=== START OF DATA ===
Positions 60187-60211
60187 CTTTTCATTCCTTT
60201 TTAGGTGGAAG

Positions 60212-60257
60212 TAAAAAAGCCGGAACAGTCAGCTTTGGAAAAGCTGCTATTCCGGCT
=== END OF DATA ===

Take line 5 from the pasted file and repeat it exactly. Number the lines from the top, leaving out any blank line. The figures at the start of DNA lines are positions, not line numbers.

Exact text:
60212 TAAAAAAGCCGGAACAGTCAGCTTTGGAAAAGCTGCTATTCCGGCT